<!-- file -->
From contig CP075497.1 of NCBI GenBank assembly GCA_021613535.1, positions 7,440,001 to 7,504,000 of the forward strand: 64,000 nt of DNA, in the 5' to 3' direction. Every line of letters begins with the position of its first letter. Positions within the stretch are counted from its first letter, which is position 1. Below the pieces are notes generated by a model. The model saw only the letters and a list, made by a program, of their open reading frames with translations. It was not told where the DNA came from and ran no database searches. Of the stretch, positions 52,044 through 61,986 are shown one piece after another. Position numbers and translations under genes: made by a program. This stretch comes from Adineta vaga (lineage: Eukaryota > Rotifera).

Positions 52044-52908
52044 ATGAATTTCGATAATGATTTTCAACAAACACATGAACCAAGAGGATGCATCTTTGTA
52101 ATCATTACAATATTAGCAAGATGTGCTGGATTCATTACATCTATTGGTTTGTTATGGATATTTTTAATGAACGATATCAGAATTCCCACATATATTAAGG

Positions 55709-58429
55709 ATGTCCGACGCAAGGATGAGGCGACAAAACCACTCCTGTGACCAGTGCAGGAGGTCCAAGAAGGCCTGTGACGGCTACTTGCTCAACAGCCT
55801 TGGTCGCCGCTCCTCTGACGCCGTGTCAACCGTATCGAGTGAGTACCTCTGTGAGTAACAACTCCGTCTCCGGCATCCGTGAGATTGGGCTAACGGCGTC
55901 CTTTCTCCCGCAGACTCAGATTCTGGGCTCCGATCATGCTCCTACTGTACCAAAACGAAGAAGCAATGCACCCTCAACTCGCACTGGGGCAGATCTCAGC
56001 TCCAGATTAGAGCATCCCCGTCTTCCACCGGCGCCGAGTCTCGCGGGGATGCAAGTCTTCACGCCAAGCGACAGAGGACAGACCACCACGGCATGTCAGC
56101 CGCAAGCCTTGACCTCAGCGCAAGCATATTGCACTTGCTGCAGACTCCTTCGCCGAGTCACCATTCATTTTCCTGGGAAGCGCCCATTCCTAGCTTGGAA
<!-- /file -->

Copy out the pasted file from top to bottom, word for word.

From contig CP075497.1 of NCBI GenBank assembly GCA_021613535.1, positions 7,440,001 to 7,504,000 of the forward strand: 64,000 nt of DNA, in the 5' to 3' direction. Every line of letters begins with the position of its first letter. Positions within the stretch are counted from its first letter, which is position 1. Below the pieces are notes generated by a model. The model saw only the letters and a list, made by a program, of their open reading frames with translations. It was not told where the DNA came from and ran no database searches. Of the stretch, positions 52,044 through 61,986 are shown one piece after another. Position numbers and translations under genes: made by a program. This stretch comes from Adineta vaga (lineage: Eukaryota > Rotifera).

Positions 52044-52908
52044 ATGAATTTCGATAATGATTTTCAACAAACACATGAACCAAGAGGATGCATCTTTGTA
52101 ATCATTACAATATTAGCAAGATGTGCTGGATTCATTACATCTATTGGTTTGTTATGGATATTTTTAATGAACGATATCAGAATTCCCACATATATTAAGG

Positions 55709-58429
55709 ATGTCCGACGCAAGGATGAGGCGACAAAACCACTCCTGTGACCAGTGCAGGAGGTCCAAGAAGGCCTGTGACGGCTACTTGCTCAACAGCCT
55801 TGGTCGCCGCTCCTCTGACGCCGTGTCAACCGTATCGAGTGAGTACCTCTGTGAGTAACAACTCCGTCTCCGGCATCCGTGAGATTGGGCTAACGGCGTC
55901 CTTTCTCCCGCAGACTCAGATTCTGGGCTCCGATCATGCTCCTACTGTACCAAAACGAAGAAGCAATGCACCCTCAACTCGCACTGGGGCAGATCTCAGC
56001 TCCAGATTAGAGCATCCCCGTCTTCCACCGGCGCCGAGTCTCGCGGGGATGCAAGTCTTCACGCCAAGCGACAGAGGACAGACCACCACGGCATGTCAGC
56101 CGCAAGCCTTGACCTCAGCGCAAGCATATTGCACTTGCTGCAGACTCCTTCGCCGAGTCACCATTCATTTTCCTGGGAAGCGCCCATTCCTAGCTTGGAA